The Encumbered Estates Act was passed in 1848 to deal with estates which had gone bankrupt. During the famine very many tenants could not afford to pay rent and so the land owners mortgaged their estates to obtain cash. This led to many estates having to be sold to meet outstanding debts. The Landed Estates Court Act of 1858 modified the operation of the 1848 Act. Books of the maps, descriptions and the tenancies of the affected estate were prepared for each sale. In 1873 a survey of the land owners of Ireland was carried out and land owners were listed alphabetically and by size.
The Registry of Deeds was established in 1708 to hold all deeds, leases, mortgages, marriage settlements and wills. The collection which is held at the Kings Inns Henrietta St are indexed by townland or by grantor.
Leases were usually granted for a number of lives usually 3 lives which will help the genealogist as children of the tenants were often used in this way.
Estate papers and rent rolls hold a great deal of information. However it is mainly the records of the larger estates which have survived. Bills, account books, leases and mortgages all provide detailed information for the researches particularly tenant’s and tradesmen’s names.
The Hearth Money rolls were compiled from 1663 onwards. A tax of 2 shillings on every hearth and fire place was imposed. The earlier lists included virtually every house in the area but in later years the poorer houses were made exempt. The hearth money rolls for the Ulster counties and a few of the southern counties have survived.
The State Paper Office in Dublin contains much material on the criminal side. If you had a black sheep in the family here is the place to look for information. The convict papers, and registers give details of the people transported to the colonies for crimes they had committed. Some of these crimes were what we would regard today as very petty. In the state paper office the records of the Rebellions of Ireland are kept, also the records of the “outrages” committed when the people of Ireland fought to obtain the lands of Ireland. Here are the records of the evicted tenants, the secret societies and the dastardly informer.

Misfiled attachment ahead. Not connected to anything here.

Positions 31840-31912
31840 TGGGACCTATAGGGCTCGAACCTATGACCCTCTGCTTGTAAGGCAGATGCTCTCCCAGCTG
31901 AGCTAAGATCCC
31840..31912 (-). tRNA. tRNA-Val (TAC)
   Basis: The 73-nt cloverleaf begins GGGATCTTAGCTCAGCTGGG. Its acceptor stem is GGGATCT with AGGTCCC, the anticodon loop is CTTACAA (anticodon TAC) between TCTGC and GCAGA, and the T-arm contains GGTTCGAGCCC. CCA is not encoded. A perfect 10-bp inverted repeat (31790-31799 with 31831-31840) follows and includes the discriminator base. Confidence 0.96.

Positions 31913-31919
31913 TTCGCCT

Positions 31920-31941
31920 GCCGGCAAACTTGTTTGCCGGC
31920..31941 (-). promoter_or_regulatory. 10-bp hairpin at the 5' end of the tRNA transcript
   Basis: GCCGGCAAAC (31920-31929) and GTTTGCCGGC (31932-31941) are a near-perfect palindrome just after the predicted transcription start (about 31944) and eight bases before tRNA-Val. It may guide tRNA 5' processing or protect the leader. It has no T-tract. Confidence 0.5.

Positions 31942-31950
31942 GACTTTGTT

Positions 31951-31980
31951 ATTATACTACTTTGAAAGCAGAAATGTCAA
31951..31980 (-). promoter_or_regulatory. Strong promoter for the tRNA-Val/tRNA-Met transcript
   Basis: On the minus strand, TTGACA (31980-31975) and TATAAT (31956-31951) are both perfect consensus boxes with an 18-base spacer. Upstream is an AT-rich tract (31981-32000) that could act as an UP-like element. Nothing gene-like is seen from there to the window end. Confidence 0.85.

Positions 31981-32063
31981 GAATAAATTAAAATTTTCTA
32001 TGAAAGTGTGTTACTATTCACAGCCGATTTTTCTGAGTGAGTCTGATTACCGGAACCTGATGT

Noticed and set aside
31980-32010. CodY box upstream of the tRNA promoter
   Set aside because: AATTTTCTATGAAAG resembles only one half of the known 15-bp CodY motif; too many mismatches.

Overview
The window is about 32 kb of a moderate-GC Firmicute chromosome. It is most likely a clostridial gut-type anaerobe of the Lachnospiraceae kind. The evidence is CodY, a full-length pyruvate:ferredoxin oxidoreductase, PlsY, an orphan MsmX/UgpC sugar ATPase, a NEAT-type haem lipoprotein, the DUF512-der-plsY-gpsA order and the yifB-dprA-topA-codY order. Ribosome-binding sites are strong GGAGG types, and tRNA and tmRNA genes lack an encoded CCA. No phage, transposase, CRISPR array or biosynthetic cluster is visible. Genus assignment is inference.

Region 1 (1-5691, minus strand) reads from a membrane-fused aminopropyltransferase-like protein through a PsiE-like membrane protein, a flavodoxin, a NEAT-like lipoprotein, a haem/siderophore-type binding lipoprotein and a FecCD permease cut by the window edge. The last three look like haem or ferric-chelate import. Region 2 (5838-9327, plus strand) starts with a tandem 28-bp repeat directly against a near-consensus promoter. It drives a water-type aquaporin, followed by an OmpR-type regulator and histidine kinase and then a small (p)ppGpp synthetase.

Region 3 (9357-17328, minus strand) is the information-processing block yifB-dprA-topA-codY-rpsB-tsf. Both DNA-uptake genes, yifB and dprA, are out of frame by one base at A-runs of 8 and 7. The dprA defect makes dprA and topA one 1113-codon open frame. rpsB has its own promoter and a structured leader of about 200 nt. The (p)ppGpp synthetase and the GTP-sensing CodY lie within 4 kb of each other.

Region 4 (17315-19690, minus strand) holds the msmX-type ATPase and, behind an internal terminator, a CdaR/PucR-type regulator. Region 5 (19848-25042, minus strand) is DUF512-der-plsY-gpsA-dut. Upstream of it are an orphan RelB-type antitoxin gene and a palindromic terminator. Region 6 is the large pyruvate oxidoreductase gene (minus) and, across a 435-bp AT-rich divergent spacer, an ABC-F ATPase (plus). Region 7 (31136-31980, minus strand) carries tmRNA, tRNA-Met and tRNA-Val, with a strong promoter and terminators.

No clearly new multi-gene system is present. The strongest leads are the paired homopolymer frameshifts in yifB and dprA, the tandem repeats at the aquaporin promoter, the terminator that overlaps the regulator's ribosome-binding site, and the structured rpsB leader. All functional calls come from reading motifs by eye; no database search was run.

Next we come to the Wills. Wills are important sources of information for the family historian as they give the name and address of the person concerned, a list of his possessions and often a list of relatives to whom legacies were given. These lists can include wives, children, grandchildren, nephews and cousins. In fact you could almost draw up a complete family tree from some wills. The will had to be proved and probated after the death of the individual. As this was usually shortly after the death some indication of the date of death can be obtained. The dates when the will was signed and when it was probated are known so the person died somewhere in between both dates.
A will lists the goods which was owned by an individual and this can give you an indication of what type of man he was and what sort of lifestyle he lived.
The Established Church had jurisdiction over wills up until 1857. There was consistorial court for those who owned property worth more than £5 in another diocese the will had to go to the Prerogative Court held by the Archbishop of Armagh. If the man owned property in England as well as a copy of the will was held Prerogative Court of Canterbury.
In 1858 a new court of probate was established with eleven separate Regional Registries.
The Wills from all the Consistorial and Prerogative Courts were sent to Public Records Office in Dublin and all went up in flames in June 1922. However, the index to many of the dioceses have survived. Also Sir William Betham compiled abstracts of many Wills which is practically all we are left with today. Sir Arthur Vicars edited a printed version of this first Index 1538-1810 in 1897.